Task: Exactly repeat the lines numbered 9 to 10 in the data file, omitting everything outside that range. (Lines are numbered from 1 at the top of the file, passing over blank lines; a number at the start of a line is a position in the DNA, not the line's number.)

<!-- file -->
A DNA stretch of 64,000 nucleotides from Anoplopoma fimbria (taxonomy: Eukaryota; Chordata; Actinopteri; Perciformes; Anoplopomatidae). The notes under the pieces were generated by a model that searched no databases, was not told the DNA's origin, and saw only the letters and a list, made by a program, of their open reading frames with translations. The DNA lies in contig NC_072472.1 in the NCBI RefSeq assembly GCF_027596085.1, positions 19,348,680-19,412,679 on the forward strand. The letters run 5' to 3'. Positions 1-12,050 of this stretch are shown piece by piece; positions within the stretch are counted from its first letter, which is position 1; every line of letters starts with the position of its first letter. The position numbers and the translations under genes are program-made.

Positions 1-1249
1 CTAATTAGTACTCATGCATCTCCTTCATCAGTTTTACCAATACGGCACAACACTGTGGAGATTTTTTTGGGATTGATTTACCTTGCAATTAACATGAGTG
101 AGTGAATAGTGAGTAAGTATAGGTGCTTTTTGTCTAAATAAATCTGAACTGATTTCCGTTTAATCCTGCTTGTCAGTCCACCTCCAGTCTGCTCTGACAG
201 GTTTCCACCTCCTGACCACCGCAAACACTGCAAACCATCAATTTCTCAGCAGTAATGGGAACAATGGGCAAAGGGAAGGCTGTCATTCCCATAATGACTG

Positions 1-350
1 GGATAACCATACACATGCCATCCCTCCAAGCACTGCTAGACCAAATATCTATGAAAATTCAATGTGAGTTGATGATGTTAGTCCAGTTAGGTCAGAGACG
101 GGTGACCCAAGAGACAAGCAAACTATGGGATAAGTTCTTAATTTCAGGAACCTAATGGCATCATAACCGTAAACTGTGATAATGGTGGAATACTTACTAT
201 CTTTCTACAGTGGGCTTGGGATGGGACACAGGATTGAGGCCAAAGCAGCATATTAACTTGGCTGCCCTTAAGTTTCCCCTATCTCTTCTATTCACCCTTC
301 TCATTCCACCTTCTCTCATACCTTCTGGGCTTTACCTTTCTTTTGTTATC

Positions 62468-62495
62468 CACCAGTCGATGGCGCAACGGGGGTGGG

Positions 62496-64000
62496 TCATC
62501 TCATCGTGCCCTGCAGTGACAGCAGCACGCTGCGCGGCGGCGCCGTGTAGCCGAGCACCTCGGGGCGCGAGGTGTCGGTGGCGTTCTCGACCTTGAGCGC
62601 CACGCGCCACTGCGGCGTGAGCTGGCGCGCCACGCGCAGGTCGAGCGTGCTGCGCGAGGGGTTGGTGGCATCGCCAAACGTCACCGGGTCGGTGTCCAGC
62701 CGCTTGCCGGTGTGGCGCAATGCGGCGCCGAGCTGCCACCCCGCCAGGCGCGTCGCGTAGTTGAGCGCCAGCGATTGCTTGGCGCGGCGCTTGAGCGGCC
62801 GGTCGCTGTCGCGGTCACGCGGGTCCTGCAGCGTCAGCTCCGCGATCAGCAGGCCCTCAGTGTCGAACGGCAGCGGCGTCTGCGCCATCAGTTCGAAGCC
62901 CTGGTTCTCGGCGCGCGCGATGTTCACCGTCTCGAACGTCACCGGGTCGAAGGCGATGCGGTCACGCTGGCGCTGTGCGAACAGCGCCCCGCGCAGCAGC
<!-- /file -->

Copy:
201 CTTTCTACAGTGGGCTTGGGATGGGACACAGGATTGAGGCCAAAGCAGCATATTAACTTGGCTGCCCTTAAGTTTCCCCTATCTCTTCTATTCACCCTTC
301 TCATTCCACCTTCTCTCATACCTTCTGGGCTTTACCTTTCTTTTGTTATC